Habutai & Organza Fabric

Mya Correa

Habutai Fabric (Also known as China Silk)

History: Habutai is Japanese. Habutai means “soft as down” in Japanese. Extremely soft, fine, light and lustrous fabric, usually in a plain weave. Habutai is more often left a natural ecru and can be slightly irregular in its fibers.


Uses: Very light blouses, lingerie, linings


Type of Fabric Construction: Originally hand woven of single warp yarns and filling yarns of hand-reeled silk, which made it slightly irregular.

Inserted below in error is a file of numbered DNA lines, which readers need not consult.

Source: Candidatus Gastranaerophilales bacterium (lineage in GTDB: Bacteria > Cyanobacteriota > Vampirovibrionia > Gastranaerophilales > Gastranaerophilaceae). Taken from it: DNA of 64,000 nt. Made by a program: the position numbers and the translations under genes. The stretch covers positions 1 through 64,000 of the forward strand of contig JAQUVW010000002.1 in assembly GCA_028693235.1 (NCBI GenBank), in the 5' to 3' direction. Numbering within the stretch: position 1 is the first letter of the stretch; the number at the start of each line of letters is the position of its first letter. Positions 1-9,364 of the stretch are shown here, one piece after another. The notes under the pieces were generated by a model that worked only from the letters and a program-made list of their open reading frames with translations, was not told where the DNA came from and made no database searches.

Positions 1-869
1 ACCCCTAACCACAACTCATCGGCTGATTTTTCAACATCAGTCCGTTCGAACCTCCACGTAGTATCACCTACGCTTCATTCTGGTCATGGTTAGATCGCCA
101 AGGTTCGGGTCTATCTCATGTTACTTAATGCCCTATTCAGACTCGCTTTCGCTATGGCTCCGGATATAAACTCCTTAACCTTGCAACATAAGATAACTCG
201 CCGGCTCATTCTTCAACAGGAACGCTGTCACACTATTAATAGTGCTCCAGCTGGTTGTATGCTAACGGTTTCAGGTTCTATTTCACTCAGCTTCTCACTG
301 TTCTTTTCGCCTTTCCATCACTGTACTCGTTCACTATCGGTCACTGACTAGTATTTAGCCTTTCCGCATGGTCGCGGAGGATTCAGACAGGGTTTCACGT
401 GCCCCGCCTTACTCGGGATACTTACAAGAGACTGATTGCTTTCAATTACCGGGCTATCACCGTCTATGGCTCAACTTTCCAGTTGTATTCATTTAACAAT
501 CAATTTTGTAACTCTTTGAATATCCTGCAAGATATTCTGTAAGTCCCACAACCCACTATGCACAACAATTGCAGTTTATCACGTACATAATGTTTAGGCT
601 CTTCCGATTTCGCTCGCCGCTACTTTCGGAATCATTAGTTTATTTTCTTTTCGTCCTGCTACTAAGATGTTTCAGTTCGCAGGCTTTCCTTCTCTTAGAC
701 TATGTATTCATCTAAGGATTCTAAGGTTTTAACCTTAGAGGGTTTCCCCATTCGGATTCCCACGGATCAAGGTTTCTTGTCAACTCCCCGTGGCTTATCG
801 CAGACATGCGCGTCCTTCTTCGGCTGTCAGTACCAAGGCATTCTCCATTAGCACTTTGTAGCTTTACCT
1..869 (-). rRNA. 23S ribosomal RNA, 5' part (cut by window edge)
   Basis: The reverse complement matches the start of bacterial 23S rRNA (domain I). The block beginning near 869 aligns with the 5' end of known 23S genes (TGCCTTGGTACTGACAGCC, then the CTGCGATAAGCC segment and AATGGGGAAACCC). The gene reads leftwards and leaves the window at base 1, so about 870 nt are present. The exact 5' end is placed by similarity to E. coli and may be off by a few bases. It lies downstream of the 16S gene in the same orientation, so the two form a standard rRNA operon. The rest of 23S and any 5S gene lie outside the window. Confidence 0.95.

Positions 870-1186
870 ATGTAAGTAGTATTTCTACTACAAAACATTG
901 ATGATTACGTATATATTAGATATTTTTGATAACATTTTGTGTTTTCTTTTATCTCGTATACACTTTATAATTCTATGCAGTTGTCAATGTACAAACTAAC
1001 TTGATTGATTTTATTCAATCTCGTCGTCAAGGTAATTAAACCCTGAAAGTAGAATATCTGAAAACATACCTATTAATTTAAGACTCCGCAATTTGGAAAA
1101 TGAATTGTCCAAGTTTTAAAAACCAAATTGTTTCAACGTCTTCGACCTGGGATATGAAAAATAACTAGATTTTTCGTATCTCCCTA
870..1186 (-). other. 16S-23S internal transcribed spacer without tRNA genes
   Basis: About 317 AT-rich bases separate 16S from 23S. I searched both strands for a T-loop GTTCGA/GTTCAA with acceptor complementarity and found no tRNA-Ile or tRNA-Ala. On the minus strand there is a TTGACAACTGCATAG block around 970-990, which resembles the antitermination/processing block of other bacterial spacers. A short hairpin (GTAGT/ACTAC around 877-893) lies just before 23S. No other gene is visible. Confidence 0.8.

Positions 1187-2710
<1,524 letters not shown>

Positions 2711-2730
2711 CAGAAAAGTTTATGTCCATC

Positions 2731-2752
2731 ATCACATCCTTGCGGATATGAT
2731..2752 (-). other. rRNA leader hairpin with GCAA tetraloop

Organza Fabric

History: Organza is a balanced plain weave similar to organdy in that it is crisp and very sheer, but it is not quite as stiff as organdy. It is also made of filament silk (or nylon, polyester or rayon) instead of cotton. When made of silk, the stiffness comes from the natural gum that remains on the filaments, while manufactured fibers require a finish. Organza is often used as a ground for embellishment such as embroidery, cut-work embroidery, and tufting (achieved in the weaving process) or flocking.


Uses: Blouses, dresses, evening wear, bridal wear, girl’s dresses, facings, interfacings, linings for sheer fabric


Type of Fabric Construction: Athough many organzas are woven with synthetic filament fibers such as polyester or nylon, the most luxurious organzas are still woven in silk.